Video game study finds losers more likely to harass women
A new study has found that men who harass women online are actual losers - at least when it comes to video games.
Two researchers analysed how men treated women while playing 163 games of Halo 3.
Men who performed poorly in the games responded by being hostile to female players.
The male winners were mostly pleasant to other players, while the losing men made unsavoury comments to female players.
"Low-status males that have the most to lose due to a hierarchical reconfiguration are responding to the threat female competitors pose," the researchers, from the University of New South Wales and the Miami University in Ohio, write. "High-status males with the least to fear were more positive."
In Halo 3, players are anonymous and only interact with each other by voice a few times during the game. Most Halo players are men.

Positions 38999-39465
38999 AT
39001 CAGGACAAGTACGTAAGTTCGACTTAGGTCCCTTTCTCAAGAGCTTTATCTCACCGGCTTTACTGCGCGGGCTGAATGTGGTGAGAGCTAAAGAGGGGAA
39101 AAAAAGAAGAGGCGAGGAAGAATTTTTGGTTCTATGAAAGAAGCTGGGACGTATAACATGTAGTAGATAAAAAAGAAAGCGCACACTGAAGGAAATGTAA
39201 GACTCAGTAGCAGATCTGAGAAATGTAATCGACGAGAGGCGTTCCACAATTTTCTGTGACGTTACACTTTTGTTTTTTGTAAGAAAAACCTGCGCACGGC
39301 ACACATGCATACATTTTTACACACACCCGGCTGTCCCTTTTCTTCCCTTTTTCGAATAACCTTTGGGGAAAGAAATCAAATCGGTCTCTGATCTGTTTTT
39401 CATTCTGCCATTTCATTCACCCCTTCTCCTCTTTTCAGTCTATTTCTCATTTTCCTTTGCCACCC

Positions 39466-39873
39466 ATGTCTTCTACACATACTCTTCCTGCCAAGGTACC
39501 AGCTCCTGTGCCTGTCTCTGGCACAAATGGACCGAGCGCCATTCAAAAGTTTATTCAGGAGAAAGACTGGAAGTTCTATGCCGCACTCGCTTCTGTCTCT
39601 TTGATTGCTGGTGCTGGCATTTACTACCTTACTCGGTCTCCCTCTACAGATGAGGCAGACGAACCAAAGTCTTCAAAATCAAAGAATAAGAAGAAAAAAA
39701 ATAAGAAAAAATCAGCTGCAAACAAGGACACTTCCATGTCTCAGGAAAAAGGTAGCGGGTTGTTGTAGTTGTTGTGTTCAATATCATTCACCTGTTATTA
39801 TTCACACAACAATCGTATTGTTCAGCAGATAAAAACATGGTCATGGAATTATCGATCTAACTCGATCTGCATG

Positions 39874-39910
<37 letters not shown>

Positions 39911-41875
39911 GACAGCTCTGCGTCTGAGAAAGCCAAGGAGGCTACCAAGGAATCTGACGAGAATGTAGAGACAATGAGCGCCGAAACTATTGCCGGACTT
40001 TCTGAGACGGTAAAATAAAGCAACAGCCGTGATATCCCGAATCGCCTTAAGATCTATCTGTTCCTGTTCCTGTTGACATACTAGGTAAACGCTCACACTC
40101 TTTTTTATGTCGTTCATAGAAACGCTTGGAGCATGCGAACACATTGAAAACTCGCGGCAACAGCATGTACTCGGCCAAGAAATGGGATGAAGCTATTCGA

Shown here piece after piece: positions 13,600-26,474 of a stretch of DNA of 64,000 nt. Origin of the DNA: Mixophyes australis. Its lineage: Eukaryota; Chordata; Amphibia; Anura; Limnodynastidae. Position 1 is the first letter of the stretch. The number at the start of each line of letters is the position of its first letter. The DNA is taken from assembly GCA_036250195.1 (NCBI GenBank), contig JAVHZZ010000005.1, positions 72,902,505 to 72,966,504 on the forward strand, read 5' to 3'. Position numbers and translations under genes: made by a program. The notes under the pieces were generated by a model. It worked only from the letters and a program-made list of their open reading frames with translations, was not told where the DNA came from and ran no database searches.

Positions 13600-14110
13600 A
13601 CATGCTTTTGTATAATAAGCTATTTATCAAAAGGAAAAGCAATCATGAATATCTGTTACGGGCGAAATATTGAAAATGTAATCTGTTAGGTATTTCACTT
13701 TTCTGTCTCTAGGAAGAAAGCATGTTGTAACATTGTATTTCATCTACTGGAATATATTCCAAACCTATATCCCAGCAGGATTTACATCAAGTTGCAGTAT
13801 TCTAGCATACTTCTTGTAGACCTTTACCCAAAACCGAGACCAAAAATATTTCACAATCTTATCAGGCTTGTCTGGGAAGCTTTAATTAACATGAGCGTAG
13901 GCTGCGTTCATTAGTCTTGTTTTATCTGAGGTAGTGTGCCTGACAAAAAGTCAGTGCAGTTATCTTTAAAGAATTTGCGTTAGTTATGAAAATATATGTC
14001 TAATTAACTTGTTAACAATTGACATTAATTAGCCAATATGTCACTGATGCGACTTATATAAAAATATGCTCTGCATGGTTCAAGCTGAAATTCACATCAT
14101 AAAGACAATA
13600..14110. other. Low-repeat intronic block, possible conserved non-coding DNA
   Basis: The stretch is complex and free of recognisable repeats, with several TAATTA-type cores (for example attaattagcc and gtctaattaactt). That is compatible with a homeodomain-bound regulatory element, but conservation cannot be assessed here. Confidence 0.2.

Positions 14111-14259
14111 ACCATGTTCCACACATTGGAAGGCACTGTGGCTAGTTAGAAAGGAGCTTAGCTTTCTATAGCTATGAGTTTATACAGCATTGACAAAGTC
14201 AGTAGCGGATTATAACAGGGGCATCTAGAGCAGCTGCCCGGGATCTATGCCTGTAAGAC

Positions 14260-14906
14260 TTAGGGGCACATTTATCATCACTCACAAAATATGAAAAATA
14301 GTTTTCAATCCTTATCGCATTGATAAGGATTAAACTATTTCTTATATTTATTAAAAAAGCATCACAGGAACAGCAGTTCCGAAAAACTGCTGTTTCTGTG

When performing poorly, players increased negative statements toward women and submissive statements toward the men who were winning.
"As men often rely on aggression to maintain their dominant social status, the increase in hostility towards a woman by lower-status males may be an attempt to disregard a female's performance," the researchers write.
Male players were thrown off by hearing female voices during the game. The researchers think their results suggest that young males should be taught that losing to women is not "socially debilitating".
The results also suggest that video games may be reinforcing gender segregation and potentially promoting sexist behaviours, especially troubling since so many "gamers" are teenagers.